In honour of Pride Month, PE Hub Europe is running a series of interviews to elevate the voices of members of the LGBTQ+ community who work within the private equity industry.
First up is Ada Pospi, an associate on the Secondary Investment team at Hamilton Lane, based in the firm’s London office. Pospi is responsible for due diligence of secondary investment opportunities, including LP portfolios and GP-led transactions.
Why is Pride Month important to you and your firm?
For me, Pride Month is a time to celebrate the progress in LGBTQ+ rights since the Stonewall Riots in 1969, while reflecting on the continued challenges our community faces around the world.
Since I first came out as bisexual about eight years ago, I have been flying back home to Poland every summer to attend pride marches and parades; it has been incredible to see how much bigger and more joyous they get each year. Pride Month is about celebrating our successes in the journey towards equality, as well as recognising the work that still needs to be done.
Within Hamilton Lane, while we run various LGBTQ+ initiatives throughout the year, Pride Month provides a particular opportunity to reflect on how we can best support the LGBTQ+ community as a firm. This June, we hosted an ‘Allyship in the Workplace’ talk, which addressed a range of topics around gender and sexuality in an incredibly accessible and judgement-free way.
I believe that most people want to be good allies, but often don’t quite know how to do that, and are scared of saying the wrong thing. Hosting talks such as this one provides an environment for employees to ask questions and understand how to best support their LGBTQ+ colleagues. Pride Month is also an opportunity for LGBTQ+ employees and allies across our global offices to connect and celebrate together. This year we also organised a ‘Show Your Pride’ day where employees wore rainbow- and pride-themed outfits to the office to celebrate Pride Month.
What challenges remain for LGBTQ+ people in the industry?
Coming out at work can be very daunting, and is a moment of real vulnerability, especially if there are no or few other openly LGBTQ+ people in your workplace that you could rely on for guidance and support (which in our industry is still very often the case, particularly in smaller firms). As a result, many LGBTQ+ people simply avoid talking about their personal lives at work – this might not seem like a big deal, but in reality, hiding such a significant part of your life takes up a lot of mental space and can be very draining. I strongly believe that being able to show up as your whole self at work is extremely important, not only for our mental well-being as individuals, but also in terms of reaching our full potential and productivity at work.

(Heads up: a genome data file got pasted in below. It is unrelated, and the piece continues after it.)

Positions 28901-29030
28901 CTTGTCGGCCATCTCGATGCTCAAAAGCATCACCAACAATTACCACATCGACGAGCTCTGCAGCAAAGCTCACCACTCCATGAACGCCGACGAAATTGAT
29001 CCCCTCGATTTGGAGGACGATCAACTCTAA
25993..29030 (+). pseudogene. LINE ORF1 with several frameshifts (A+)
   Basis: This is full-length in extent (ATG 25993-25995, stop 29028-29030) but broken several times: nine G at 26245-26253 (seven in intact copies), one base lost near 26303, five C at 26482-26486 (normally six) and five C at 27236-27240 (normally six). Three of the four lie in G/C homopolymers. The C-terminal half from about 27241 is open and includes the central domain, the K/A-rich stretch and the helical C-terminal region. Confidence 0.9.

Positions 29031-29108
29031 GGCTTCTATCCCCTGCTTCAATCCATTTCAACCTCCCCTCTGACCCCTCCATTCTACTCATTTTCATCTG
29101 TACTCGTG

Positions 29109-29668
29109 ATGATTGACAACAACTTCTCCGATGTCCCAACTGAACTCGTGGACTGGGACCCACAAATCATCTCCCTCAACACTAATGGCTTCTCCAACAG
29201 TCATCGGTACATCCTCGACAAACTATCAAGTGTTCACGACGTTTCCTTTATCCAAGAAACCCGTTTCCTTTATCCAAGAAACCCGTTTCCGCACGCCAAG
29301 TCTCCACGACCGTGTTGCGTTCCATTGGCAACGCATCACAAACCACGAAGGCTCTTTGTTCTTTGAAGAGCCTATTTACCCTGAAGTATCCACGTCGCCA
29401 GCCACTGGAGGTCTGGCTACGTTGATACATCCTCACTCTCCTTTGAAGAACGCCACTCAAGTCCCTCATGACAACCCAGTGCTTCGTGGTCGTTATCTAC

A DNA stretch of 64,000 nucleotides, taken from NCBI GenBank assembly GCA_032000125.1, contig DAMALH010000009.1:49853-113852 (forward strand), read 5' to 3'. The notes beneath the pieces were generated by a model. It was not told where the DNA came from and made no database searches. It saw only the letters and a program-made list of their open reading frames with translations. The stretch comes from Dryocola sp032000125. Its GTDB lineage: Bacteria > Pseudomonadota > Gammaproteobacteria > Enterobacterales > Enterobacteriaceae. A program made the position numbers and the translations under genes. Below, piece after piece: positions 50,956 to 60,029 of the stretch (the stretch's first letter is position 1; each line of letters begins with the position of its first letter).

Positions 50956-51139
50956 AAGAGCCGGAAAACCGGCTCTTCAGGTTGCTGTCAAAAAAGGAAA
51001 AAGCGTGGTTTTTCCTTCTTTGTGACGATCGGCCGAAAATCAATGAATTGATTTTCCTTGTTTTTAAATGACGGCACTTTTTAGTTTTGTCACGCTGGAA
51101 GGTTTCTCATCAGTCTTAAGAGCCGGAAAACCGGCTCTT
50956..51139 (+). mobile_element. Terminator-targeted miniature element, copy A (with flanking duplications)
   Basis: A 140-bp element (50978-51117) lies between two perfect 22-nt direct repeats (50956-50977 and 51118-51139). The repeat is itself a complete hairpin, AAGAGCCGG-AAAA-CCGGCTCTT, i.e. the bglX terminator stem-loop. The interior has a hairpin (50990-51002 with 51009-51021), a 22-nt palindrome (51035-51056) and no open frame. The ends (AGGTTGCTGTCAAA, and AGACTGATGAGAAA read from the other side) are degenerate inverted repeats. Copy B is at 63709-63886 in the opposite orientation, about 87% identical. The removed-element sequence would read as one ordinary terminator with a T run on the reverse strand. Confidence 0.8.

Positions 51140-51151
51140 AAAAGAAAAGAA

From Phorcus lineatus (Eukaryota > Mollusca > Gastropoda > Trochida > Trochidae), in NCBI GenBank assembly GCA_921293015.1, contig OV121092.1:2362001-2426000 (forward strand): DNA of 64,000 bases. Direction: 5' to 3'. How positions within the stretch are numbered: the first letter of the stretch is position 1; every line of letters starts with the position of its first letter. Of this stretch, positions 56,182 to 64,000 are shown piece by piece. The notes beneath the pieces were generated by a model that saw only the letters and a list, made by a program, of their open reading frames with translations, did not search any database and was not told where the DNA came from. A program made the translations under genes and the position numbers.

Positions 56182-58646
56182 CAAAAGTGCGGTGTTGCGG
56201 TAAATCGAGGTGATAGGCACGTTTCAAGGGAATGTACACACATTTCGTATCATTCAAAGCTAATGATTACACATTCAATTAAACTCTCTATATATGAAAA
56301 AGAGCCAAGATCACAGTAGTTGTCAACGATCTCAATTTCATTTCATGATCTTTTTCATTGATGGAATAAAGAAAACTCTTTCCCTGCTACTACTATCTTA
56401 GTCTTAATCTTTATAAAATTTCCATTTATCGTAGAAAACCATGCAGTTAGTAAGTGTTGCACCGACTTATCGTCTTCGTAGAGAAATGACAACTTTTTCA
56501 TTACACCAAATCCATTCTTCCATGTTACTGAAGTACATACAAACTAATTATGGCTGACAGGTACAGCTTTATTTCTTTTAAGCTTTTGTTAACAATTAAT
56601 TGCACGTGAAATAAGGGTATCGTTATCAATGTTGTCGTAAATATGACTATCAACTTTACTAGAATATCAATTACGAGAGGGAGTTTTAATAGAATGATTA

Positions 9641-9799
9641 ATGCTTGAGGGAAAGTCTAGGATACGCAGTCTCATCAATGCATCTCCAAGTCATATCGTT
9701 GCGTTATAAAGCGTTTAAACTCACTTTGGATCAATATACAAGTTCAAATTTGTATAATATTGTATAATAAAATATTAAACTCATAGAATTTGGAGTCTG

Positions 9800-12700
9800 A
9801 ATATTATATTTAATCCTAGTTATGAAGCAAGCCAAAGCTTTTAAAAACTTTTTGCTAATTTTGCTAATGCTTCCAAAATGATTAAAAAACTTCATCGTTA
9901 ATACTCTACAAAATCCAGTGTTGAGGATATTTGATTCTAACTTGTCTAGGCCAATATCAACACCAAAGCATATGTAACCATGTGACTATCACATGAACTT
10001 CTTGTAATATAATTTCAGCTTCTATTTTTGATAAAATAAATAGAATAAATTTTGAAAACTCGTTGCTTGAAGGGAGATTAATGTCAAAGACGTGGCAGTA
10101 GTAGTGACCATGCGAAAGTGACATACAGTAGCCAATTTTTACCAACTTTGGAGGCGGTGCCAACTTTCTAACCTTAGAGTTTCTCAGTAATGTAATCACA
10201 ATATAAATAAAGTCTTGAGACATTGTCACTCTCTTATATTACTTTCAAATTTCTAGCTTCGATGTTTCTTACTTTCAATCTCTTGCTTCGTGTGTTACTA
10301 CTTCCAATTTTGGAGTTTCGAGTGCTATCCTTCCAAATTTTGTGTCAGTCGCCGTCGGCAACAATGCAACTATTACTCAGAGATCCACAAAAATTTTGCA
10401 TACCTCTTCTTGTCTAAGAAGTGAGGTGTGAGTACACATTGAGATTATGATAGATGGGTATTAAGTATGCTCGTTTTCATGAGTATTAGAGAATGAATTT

What are some of Hamilton Lane’s LGBTQ+ initiatives?
A group of us at Hamilton Lane formed HL Pride – an employee resource group for members and allies of the LGBTQ+ community. Over the last couple of years, we have been involved in a number of internal and external initiatives. Externally, we believe building connections across the industry is incredibly valuable, which is why Hamilton Lane supports Out Investors, a global network of LGBTQ+ investment professionals. HL sponsored an Out Investors event in San Francisco earlier this year, and members of our team have attended events in New York and London.
Internally, we have hosted some very informative talks, including the “Allyship in the Workplace” presentation, and an interview with Dr Vivienne Ming, who spoke about the “tax on being different”. These talks are a great way to start some important conversations within the firm. We have also organised some informal initiatives, such as compiling a Pride Month Reading List. We continue to work on various projects and initiatives both internally and externally.
How can the industry improve its retention of LGBTQ+ talent?
I think it is important to remember that true allyship is not passive (ie, not acting in a homophobic/transphobic manner) but active – it is about showing up for your LGBTQ+ colleagues and providing an environment in which they can thrive. There are some very simple and effective ways of doing this – for example, including pronouns on name tags during annual meetings and other events. This means that the burden of sharing one’s pronouns is taken off attendants who are, for example, gender nonconforming, which helps create a more welcoming environment.
Is there anything you’d like to say to talent considering joining the industry?
I would advise them to attend talks and events by groups such as Out Investors. Connecting with other LGBTQ+ investment professionals is a great way to create a support network and meet people in our industry who “get it”. It is also an opportunity to share experiences and tips on what best practice looks like in terms of supporting LGBTQ+ employees.